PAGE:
Amidst the barrage of sequestration-related negativity confronting the federal sector, there are bright spots that deserve not just notice, but celebration. Take, for example, the Federal Aviation Administration which, as the largest sub-component of the Department of Transportation, helped propel DOT to the top of the list of Most Improved Large Agencies in the Best Places to Work in the Federal Government® rankings. Of particular note is the fact that the agency made significant progress at a time when a majority saw their employee satisfaction levels decline. As noted on the Best Places website, “Employee satisfaction decreased in 66 percent of agencies. A few agencies, however, defied the government-wide convention, including the Department of Transportation, a large agency which raised its score a full 4.1 points.”
In fact, when Overland began working with the Federal Aviation Administration in 2009, its index score on the Best Places survey was 49.4, placing it at a near-bottom ranking of 214 out of 216 of the agencies included that year. Similarly, the agency at that time had what was arguably among the worst labor-management relations in the federal sector. Today, the FAA has made an impressive gain achieving a score of 64.5 and securing a ranking at 114 of 292 agencies. That places it among the top 40 percent of agencies in the survey this year—a far cry from its nearly rock-bottom rating a few short years ago. We think it is no coincidence that today, the “joint” process in place between the FAA, the National Air Traffic Controllers Association and the Professional Aviation Safety Specialists union is routinely heralded as best practice in labor-management collaboration.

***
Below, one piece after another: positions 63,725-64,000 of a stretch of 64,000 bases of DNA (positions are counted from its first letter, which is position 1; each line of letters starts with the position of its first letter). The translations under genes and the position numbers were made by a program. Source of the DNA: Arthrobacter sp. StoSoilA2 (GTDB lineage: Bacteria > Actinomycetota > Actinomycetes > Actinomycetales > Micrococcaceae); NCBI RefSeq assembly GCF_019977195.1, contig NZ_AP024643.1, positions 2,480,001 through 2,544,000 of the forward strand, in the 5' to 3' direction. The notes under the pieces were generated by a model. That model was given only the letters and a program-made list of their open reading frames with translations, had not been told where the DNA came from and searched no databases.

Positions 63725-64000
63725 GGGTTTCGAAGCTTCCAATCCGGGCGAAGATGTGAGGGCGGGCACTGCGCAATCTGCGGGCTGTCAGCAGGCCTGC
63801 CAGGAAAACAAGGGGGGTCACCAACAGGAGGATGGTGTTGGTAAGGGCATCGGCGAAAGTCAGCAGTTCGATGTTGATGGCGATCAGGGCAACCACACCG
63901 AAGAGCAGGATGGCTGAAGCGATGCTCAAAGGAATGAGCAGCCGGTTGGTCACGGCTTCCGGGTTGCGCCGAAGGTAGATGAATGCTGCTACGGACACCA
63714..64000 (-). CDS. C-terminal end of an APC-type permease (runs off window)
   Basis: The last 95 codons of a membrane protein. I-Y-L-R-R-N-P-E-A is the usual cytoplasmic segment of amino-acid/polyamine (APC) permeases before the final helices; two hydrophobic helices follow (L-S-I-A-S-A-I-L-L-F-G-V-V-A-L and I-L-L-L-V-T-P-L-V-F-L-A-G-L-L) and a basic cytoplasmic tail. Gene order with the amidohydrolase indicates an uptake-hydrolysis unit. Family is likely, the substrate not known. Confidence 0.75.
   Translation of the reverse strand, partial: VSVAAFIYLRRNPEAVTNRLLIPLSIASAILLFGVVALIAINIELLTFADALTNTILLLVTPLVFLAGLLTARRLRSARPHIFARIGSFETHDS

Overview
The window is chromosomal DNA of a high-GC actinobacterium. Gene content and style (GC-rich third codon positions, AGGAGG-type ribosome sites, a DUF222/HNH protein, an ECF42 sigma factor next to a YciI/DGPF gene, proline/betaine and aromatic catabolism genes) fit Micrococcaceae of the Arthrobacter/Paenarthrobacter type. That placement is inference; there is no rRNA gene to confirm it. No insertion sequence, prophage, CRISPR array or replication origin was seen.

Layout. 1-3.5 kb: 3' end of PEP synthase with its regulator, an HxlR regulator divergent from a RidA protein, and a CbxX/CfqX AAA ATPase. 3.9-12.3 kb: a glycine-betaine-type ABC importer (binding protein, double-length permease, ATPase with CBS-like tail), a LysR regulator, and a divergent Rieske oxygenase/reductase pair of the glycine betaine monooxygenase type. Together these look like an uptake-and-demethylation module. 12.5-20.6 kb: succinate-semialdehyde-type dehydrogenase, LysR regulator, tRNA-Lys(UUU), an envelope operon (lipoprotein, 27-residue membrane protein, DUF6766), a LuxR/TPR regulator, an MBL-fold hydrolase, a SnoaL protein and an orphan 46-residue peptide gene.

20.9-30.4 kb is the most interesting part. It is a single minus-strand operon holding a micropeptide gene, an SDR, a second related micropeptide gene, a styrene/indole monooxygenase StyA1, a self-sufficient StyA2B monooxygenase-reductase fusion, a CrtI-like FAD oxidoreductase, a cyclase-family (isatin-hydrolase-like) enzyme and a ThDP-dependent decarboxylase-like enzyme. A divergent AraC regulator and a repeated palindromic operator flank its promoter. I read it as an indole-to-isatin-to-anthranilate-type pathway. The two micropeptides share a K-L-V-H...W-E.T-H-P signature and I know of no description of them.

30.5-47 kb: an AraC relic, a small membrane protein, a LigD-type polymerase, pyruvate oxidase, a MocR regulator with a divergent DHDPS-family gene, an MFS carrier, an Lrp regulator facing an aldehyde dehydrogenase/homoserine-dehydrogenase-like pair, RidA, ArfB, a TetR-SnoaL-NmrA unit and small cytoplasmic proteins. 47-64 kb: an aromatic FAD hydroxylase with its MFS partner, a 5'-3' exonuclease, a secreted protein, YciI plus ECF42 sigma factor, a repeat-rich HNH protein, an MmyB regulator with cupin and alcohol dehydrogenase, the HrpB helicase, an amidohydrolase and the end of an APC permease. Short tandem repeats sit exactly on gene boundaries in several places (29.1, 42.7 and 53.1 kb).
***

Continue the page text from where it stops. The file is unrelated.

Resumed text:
And, the FAA made that progress in light of disappointing results across the federal sector as a whole. The Best Places website notes, “The 2012 results tell a troubling story about a workforce whose satisfaction and commitment levels have dropped to the lowest point since 2003, when the rankings first launched. The government-wide index score fell 5 percent, from 64 out of 100 in 2011 to 60.8 this year. The 3.2-point drop is the largest change in the history of the rankings.”
Perhaps more agencies could buck this trend and see similar progress to that of the FAA if they were to follow suit with the agency’s approach, which was to:
- Articulate and demonstrate senior leadership’s commitment to fostering a more collaborative labor-management environment
- Establish joint structures of union and management leaders to address critical, strategic issues
- Equip union leaders and managers at all levels with collaborative skills
- Evolve adversarial, antiquated labor relations practices into more progressive ones
- Implement structured processes for improving operational performance and quality of work life.
As Paul Rinaldi, president of the National Air Traffic Controller Association, stated in a recent Profiles in Collaboration interview, “When we fight all we are doing is spending our time and energy fighting and not improving the lives of the membership or the safety or the efficiency of the National Airspace System. When we collaborate…what we're doing is actually improving the work environment for our members... And at the same time we have a much better product of enhancing the safety of the system.”
And that, sir, is an accomplishment worth celebrating—not only for FAA employees, but for the flying public!
Join the conversation. We know there are more bright spots of positivity and little-known tales of collaborative success out there. Please comment and share your thoughts on what else it takes to help create better places to work.